Because Bane makes Batman go in this movie, because he's coming after Heath Ledger's Joker, he's got to be variously impressive. At the same time, he's awfully predictable, coming into view when Batman needs a nudge, or more precisely, when you know he needs a nudge. Batman's other most effective nudger is the Selina Kyle (Anne Hathaway), who is, so neatly, the means by which he meets Bane, or maybe, the means by which Bane gets at him. Their threeway is most dramatically conveyed in the scene that brings them into the same space, yes, the very scene that introduces Bane's massive musculature. As it happens, Selina brings Batman to the battle (which leads directly to his exile to the Lazarus Pit, a literal hole in the desert across the world from Gotham, from which he must... rise). She then stands behind a gate to observe the abuse, her catsuit tight, her lips red, and eyes wide. As Bane pounds on his prey, the scene's focus is increasingly on Selina's horror is designed to mirror yours: a series of reaction shots emphasize her realization that what she's watching is horrific and, no small thing, what she/you knew what happen even if she didn't admit it to herself.
Selina''s self-protective ignorance drives the plot. She gets Batman and and Bane together, through a set of steps including a cat burglary and a crude betrayal (that you definitely see coming and that Batman should see coming and, given his inclination to be punished, likely does). Her visible dismay at the beating allows her some complication, in that she comes to identify with Batman/Bruce Wayne as a victim. This emotional maneuver is tricky, because: 1) she sees him as a rich, arrogant bully, that is, her opposite; and 2) she's fully capable of delivering her own punishments, with speed and agility and very high heels, thus making her like and unlike the boys who do so with noisier brutishness.
Selina is thus both sort-of villain and hero-in-the-making. To establish her sympathetic bona fides, at least at first, she burgles with the help of a street urchin roommate named Holly (Juno Temple). Though Juno is rather unceremoniously disappeared from the movie about halfway through, for a minute she affiliates Selina with a plainly poor person. This is important, in the sense that Selina herself does not look poor (along wit the catsuit, she prefers high-end designer outfits). But it's important in this particular mythos that she is poor, or at least a spokesperson for the poor. More than once she instructs Bruce Wayne/Batman concerning their plight and ethos, lumping him with one-percenters who are by definition "out of touch," alerting him to the fact that "There's a storm coming, and when it hits, you’re all going to wonder how you ever thought you could live so large and leave so little for the rest of us.”" He nods politely, and you get her point, that the underclasses are furious -- quietly so far -- at the systemic unfairness he and his wealthy associates keep rigged.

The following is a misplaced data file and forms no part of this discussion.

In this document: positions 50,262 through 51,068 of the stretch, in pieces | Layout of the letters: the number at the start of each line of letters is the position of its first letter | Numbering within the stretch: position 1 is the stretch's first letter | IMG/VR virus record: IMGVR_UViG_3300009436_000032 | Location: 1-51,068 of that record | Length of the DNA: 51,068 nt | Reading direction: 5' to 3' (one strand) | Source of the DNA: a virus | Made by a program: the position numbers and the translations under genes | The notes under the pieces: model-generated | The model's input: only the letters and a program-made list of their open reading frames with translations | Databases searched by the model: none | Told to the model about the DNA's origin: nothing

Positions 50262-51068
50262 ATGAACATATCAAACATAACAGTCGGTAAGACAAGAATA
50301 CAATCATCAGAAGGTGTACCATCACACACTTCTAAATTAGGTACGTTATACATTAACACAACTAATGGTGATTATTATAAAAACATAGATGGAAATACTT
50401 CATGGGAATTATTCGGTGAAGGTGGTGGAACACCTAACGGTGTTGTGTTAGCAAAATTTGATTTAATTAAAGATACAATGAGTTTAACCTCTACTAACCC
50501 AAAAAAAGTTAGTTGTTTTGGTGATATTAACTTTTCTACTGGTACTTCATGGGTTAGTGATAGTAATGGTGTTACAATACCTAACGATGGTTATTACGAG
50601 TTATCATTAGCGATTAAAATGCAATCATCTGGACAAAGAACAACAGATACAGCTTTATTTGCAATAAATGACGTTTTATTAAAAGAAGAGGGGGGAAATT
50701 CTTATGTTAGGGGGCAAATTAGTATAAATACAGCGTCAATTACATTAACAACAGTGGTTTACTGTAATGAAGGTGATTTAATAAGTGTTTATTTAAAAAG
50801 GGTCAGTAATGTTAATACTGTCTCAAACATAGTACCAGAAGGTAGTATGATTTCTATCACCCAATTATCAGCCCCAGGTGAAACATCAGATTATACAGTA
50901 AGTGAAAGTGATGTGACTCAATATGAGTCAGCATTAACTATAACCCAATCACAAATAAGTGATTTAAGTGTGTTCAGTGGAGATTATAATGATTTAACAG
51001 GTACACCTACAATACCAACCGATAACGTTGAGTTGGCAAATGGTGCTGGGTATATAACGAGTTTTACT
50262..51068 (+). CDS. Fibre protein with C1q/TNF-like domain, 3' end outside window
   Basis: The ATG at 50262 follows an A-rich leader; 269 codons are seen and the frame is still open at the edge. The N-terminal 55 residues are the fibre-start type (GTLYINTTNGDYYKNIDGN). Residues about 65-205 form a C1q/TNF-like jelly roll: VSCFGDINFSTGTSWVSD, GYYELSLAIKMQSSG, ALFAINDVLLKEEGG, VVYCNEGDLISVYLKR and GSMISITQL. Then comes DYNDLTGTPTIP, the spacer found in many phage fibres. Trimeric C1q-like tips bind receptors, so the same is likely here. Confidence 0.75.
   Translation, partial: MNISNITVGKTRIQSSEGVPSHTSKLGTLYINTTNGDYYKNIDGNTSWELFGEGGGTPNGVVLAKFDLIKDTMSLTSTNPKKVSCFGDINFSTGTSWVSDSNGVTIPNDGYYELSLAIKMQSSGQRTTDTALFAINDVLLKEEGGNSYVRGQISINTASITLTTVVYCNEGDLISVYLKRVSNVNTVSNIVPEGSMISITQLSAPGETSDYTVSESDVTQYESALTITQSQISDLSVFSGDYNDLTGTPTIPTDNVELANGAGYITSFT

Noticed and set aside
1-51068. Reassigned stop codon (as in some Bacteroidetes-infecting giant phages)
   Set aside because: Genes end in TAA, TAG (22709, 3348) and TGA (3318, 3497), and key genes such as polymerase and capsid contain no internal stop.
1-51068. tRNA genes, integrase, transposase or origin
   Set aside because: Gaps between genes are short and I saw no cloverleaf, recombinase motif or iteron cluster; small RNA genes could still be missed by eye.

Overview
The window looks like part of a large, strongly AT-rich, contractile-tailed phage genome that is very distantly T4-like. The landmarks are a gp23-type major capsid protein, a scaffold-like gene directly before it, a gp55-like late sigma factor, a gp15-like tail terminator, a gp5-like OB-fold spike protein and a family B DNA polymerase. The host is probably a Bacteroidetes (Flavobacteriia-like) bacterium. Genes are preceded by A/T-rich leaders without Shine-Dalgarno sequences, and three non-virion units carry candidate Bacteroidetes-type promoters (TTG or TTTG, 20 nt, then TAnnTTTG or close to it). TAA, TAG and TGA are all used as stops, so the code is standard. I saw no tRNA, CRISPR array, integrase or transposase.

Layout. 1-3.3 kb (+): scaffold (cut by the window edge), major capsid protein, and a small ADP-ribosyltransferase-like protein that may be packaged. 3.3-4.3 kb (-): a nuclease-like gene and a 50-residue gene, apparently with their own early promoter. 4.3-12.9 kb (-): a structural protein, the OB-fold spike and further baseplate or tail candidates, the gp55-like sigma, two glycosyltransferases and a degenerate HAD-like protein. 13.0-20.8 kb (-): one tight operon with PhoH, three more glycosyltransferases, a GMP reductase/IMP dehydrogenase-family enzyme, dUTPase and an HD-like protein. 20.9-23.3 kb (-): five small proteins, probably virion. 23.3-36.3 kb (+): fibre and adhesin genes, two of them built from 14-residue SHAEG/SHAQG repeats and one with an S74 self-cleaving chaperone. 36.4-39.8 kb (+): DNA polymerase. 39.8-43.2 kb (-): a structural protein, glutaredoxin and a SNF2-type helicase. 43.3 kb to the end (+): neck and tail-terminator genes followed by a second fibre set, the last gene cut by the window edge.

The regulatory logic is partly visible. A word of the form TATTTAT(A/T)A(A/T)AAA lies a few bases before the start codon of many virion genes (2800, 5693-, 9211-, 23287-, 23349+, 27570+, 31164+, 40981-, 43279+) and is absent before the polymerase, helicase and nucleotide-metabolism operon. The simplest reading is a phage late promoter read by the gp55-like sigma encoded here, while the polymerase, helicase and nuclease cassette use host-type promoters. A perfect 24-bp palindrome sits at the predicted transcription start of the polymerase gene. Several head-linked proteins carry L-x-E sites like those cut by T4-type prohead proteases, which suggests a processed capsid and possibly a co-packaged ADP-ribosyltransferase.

All this said, you come to the beatdown scene with more knowledge than Selina. For you see Bane's introduction into the movie, you see him overpower a CIA contingent, set in motion a scheme to get hold of a nuclear device, and also to let loose an army of inmates from Gotham's prison. While Bane asserts these prisoners are of a piece with the poor (the same poor Selina represents, and indeed, she's incarcerated at the time Bane frees the prisoners -- this plot may be overkilled, but it also neat), The Dark Knight Rises also complicates exactly that formulation. For one thing, Bane is a liar. For another, burglars and other 99-percenters are not precisely the same as supervillains with gigantic traps and guns. And for still another thing, the 99-percenters here include as well cops in uniforms (like Blake).
This last point is made visible during something like a giant set piece, as Bane's army and the cops have at each other. The camera pulls way, way out, to show the battle from overhead, the tiny figures hitting and kicking at each other like so many blimp-cammed players on football teams (this comparison is set up earlier, when Bane explodes a sports stadium, leaving big blustery players and fans alike fearful and compliant). The spectacle cops-criminals throwdown is most interesting for the way it re-heroizes the authorities. When they're employed to keep order for rich people, the cops look like bullies. When they're doing it for Batman (a rich person in disguise?), they appear less odious, more righteous.
All of which brings us back to the traps. It's possible to read Bane as the most abject and also absolute incarnation of the 99%, essentially faceless and exploited throughout his life, terminally loyal to a cause, and struggling with identity questions that he can't talk about. Amid his perpetual crisis, he's found time and means to labor at his body, to build it into a monumental special effect. No cape, no kevlar, no batwings or batdarts. Just a body, bulky and scarred, accomplished and frightening. In a movie that runs too long and repeats itself, that makes its metaphors obvious and inflates its symbols, he is bracingly singular and dauntingly concrete.